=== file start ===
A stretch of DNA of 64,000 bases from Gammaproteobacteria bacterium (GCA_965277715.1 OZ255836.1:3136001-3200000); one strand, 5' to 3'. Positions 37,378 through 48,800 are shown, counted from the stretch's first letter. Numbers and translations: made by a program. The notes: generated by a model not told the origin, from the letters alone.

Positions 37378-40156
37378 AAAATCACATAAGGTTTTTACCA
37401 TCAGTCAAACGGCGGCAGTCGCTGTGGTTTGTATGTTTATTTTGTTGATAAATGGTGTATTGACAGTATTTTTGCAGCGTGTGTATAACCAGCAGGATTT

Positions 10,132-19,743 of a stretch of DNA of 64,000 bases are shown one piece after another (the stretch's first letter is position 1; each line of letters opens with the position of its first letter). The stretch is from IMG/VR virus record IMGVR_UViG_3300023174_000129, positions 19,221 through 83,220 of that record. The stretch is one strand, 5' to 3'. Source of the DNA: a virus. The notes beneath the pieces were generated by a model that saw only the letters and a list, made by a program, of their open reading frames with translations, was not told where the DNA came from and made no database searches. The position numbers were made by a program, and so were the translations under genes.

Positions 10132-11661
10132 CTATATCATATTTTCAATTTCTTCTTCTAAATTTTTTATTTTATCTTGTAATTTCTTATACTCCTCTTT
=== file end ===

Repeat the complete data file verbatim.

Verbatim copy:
A stretch of DNA of 64,000 bases from Gammaproteobacteria bacterium (GCA_965277715.1 OZ255836.1:3136001-3200000); one strand, 5' to 3'. Positions 37,378 through 48,800 are shown, counted from the stretch's first letter. Numbers and translations: made by a program. The notes: generated by a model not told the origin, from the letters alone.

Positions 37378-40156
37378 AAAATCACATAAGGTTTTTACCA
37401 TCAGTCAAACGGCGGCAGTCGCTGTGGTTTGTATGTTTATTTTGTTGATAAATGGTGTATTGACAGTATTTTTGCAGCGTGTGTATAACCAGCAGGATTT

Positions 10,132-19,743 of a stretch of DNA of 64,000 bases are shown one piece after another (the stretch's first letter is position 1; each line of letters opens with the position of its first letter). The stretch is from IMG/VR virus record IMGVR_UViG_3300023174_000129, positions 19,221 through 83,220 of that record. The stretch is one strand, 5' to 3'. Source of the DNA: a virus. The notes beneath the pieces were generated by a model that saw only the letters and a list, made by a program, of their open reading frames with translations, was not told where the DNA came from and made no database searches. The position numbers were made by a program, and so were the translations under genes.

Positions 10132-11661
10132 CTATATCATATTTTCAATTTCTTCTTCTAAATTTTTTATTTTATCTTGTAATTTCTTATACTCCTCTTT